The Drakensberg mountain range is located slightly east of the centre of South Africa and forms the border between Lesotho on the west and the province of KwaZulu-Natal to the east. The "Berg" consists of an escarpment 180 kms long rising to heights of 3 300m. Several peaks rise high above deeply incised valleys and are a constant attraction to mountaineers . The highest section of the Drakensberg consists of weathered outpourings of basaltic lava overlying sandstone and, below the 'cave sandstone' layers, shales.

Many climbs are located in rock between broad grass bands and ledges. The basalt has formed into pinnacles, blocks, overhangs and turrets, providing a range of challenges to climbers.

This is a substantial mountain range with the concomitant dangers of rain, snow, lightening, rockfalls and rapid weather changes. Climbers should be equipped for all possibilities.

During the summer rainfall period (October to March) mornings tend to be fine but there are often afternoon thunderstorms with hail, heavy rain and lightening. Early starts are recommended. The best time for climbing is from May to August, but be warned of blizzards which can occur for days at a time with temperatures well below freezing. Besides radio broadcasts, weather forecasts can also be obtained by telephoning: 082 233 9500, for a prerecorded 2-day forecast, 082 231 1603 for the Drakensberg, or 082 231 1602 for a 5-day forecast.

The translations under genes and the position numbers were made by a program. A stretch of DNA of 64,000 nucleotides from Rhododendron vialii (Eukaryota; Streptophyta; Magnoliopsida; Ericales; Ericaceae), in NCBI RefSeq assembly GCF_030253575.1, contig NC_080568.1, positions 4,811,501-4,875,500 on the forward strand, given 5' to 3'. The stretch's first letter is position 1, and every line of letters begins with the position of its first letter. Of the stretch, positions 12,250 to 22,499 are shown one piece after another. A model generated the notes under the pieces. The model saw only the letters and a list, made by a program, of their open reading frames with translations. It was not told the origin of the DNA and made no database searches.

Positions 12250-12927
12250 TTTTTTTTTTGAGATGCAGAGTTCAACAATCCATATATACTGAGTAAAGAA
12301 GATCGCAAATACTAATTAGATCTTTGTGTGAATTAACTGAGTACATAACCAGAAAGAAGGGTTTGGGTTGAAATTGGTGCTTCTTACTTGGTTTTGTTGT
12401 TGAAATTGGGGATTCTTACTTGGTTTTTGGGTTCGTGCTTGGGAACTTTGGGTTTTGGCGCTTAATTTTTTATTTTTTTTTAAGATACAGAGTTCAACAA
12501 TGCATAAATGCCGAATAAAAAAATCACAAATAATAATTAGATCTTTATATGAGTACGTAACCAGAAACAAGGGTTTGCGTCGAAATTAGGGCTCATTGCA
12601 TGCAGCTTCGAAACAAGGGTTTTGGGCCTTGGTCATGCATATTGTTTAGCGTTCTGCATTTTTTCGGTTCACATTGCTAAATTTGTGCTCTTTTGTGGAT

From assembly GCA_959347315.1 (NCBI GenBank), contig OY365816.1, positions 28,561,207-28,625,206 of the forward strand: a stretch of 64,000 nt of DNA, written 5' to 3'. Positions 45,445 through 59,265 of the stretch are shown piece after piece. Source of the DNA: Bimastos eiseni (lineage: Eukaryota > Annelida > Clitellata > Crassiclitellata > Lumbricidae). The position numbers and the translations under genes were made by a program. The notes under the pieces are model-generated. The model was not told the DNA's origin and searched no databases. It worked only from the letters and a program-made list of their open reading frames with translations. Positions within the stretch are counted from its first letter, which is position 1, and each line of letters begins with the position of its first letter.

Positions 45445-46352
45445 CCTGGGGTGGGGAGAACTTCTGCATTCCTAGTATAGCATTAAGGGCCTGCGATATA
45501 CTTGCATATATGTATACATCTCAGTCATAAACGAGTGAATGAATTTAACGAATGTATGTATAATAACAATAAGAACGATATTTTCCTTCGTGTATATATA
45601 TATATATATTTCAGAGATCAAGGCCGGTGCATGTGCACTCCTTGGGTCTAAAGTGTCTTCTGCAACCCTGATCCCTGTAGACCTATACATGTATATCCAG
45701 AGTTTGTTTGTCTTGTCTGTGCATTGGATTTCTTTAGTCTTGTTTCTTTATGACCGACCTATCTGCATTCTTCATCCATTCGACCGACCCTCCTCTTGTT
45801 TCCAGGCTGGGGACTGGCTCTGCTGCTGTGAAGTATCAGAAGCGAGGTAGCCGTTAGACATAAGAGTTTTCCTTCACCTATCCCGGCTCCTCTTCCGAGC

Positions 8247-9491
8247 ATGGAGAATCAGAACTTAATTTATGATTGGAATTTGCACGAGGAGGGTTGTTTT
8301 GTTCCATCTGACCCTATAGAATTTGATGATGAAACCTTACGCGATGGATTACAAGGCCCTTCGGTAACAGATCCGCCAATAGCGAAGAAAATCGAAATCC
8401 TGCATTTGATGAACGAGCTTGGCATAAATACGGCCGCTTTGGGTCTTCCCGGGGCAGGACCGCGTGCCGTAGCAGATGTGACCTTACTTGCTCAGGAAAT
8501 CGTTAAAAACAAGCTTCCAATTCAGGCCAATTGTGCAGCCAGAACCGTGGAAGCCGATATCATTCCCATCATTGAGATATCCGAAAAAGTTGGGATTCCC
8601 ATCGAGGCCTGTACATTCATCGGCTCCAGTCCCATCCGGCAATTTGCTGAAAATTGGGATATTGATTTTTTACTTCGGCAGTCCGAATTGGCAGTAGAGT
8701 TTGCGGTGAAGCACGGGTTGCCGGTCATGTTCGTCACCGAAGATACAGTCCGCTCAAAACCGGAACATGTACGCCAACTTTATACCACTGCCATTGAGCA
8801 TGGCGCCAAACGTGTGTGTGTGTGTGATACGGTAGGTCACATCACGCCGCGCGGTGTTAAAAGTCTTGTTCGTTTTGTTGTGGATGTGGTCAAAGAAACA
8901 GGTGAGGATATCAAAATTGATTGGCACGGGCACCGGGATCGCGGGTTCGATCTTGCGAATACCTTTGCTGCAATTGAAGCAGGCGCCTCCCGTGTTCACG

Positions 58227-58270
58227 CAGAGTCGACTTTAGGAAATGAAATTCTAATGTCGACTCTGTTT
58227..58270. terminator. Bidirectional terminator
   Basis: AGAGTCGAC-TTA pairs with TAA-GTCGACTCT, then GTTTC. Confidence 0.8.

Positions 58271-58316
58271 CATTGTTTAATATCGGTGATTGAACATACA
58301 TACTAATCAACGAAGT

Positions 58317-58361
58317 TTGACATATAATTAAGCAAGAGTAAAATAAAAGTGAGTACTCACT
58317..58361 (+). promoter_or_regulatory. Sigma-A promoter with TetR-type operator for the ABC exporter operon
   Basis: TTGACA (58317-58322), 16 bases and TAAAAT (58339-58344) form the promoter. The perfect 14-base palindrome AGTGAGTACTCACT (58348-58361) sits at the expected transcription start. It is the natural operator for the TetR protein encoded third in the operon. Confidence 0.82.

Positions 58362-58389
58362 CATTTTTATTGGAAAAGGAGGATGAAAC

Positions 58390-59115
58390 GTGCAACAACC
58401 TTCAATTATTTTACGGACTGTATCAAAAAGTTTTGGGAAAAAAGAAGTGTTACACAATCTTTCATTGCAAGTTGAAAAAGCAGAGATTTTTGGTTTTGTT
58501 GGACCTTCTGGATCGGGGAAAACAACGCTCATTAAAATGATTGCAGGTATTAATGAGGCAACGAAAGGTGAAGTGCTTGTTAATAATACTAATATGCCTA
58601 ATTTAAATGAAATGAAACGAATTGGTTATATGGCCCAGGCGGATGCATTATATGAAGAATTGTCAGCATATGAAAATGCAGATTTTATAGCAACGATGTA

Rescue operations in the Drakensberg fall under KZN Wildlife but due to the hazards and technical difficulties of the area are mainly carried out by the KwaZulu-Natal Section of the Mountain Club of South Africa(MCSA) supported by helicopters from the South African Air Force. The levy included in the entrance fee covers all rescue costs during your stay in the Park.

The Mountain Club of South Africa is made up of 13 sections throughout southern Africa, and can provide a wealth of information regarding climbing in the Drakensberg. Route descriptions of all of the Drakensberg climbs are available on the KwaZulu-Natal section web site.
Bear in mind when reading some of these descriptions that some of the earlier routes were opened when the ropes used were only 30m in length as compared with the more modern ones of 45m or more - confusing when descriptions are given in rope lengths. In addition, climbers are advised to carry 1:50 000 maps of the area and KZN Wildlife provides an excellent series of maps of the entire Berg.

Two "rules of thumb" to keep in mind when reading route descriptions are that i) lower altitude rock is generally the worst and most crumbly, ii) the higher the technical grade, the greater the likelihood of good rock.

Few Berg abseils and few climbing pitches exceed 45m, making the carrying of longer ropes seldom necessary.
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